Embrace disciplined saving culture
By - | November 18th 2012
By Macharia Kamau
Having a disciplined home saving culture among the bottom poor in society is key to wealth creation and poverty alleviation.
Speaking at an award-giving ceremony for groups and individuals who had succeeded in saving the most during a six months home savings campaign dabbed Akiba Nyumbani, the Chief Executive Officer of Hand in Hand (HiH), a non-profit making organisation, Mrs Pauline Ngari, pointed out that young entrepreneurs should be equipped with savings skills in order to enable them grow their businesses.
She reckons that social mobilisation and enterprise development training are key to alleviating poverty in the country. Ngari said the achievement of Vision 2030 depends on how empowered young entrepreneurs and the rural populace are equipped with saving skills.
The campaign aimed at promoting a savings culture among Kenyans saw a small time trader in cabbages save over Sh100,000. “The campaign through Hand in Hand has demonstrated that even those who perceive themselves as poor can save so much. It is through such savings methodology that we are able to alleviate poverty and create wealth among the bottom poor in our society,” said Ngari.
As part of its campaign, Hand in Hand is also involved in training trainers on useful skills on wealth creation and how to effectively manage small enterprises.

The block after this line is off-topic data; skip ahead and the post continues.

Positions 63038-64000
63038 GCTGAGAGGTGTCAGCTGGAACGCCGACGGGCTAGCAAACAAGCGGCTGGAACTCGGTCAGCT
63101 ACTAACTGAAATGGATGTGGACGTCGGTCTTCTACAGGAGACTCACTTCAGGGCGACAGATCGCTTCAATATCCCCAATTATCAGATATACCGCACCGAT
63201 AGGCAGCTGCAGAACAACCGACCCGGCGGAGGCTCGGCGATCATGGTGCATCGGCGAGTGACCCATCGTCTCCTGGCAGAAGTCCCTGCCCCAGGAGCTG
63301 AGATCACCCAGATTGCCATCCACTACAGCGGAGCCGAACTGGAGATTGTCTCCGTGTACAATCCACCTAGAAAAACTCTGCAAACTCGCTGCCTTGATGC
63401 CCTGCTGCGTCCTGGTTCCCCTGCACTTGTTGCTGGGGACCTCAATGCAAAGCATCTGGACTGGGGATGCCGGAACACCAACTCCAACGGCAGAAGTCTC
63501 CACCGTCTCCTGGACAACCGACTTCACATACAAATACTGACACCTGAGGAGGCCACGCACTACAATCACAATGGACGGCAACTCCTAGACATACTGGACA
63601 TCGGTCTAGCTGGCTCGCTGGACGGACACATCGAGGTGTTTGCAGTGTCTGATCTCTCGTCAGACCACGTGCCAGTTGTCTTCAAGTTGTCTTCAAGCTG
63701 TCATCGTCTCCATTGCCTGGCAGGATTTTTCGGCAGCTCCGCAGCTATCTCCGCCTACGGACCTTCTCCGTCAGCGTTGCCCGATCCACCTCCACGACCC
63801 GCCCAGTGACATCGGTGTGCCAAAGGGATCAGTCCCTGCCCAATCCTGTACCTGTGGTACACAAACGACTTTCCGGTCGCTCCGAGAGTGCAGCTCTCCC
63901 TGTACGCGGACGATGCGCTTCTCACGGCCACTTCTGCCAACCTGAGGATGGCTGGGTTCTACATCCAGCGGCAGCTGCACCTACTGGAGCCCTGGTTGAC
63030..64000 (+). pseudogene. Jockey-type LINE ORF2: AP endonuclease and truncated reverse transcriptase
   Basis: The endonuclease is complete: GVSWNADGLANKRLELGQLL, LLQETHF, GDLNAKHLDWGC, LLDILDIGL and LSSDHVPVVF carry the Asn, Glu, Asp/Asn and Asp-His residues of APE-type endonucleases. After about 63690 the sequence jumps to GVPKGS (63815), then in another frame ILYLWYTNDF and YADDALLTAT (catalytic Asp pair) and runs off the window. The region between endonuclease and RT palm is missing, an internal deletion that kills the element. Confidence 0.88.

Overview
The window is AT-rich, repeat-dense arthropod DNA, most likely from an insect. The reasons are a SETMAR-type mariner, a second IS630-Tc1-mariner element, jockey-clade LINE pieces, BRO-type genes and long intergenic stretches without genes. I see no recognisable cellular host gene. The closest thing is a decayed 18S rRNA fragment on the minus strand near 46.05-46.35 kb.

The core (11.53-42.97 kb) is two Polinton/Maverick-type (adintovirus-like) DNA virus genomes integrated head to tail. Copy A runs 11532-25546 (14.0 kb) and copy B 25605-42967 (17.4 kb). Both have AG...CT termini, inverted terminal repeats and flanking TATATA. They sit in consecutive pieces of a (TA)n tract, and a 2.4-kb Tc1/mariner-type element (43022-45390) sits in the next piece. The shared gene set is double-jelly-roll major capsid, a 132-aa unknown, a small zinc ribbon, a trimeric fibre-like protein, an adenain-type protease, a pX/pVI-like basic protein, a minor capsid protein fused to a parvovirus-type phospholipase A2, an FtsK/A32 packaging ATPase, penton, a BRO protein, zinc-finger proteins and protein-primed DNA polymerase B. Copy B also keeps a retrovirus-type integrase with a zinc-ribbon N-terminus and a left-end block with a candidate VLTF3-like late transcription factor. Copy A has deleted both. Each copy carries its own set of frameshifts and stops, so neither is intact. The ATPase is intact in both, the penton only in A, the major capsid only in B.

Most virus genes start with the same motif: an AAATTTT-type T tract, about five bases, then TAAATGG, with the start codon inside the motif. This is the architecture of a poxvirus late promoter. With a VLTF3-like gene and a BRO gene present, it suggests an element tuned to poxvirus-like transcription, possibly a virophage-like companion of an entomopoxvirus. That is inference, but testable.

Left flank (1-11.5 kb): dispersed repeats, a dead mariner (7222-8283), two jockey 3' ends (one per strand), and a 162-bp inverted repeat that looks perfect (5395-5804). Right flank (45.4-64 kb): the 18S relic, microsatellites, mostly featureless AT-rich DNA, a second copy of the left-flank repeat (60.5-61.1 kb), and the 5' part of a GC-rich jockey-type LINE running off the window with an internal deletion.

The trainers undergo a vigorous training of eight months on among other things how to develop business plans, effective savings methodology, group mobilisation, enterprise incubation and financial management.
Noting that many small-scale entrepreneurs are not well equipped with the financial market knowledge, Mrs Ngari said her institution in collaboration with government departments like Nalep, Gender, and Provincial Administration has initiated training programmes to equip entrepreneurs with knowledge on financial management.
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“Our institution, Hand in Hand, a non-profit making organisation is committed to help the small-scale entreprenuers grow their businesses by creating awareness to the stakeholders on the role of social enterprises in economic development,” she said.
Speaking at the graduation of the trainers and at the awarding ceremony, Ngari noted the way to grow small-scale entreprenuers is not through theories but by training them practically and giving them knowledge on how to gain maximally from their investment.
“The only way we can reduce the cycle of poverty is through capacity building. Institutions should move out there and do social mobilisation, train the entreprenuers before giving them monies to invest,” said pointed out.
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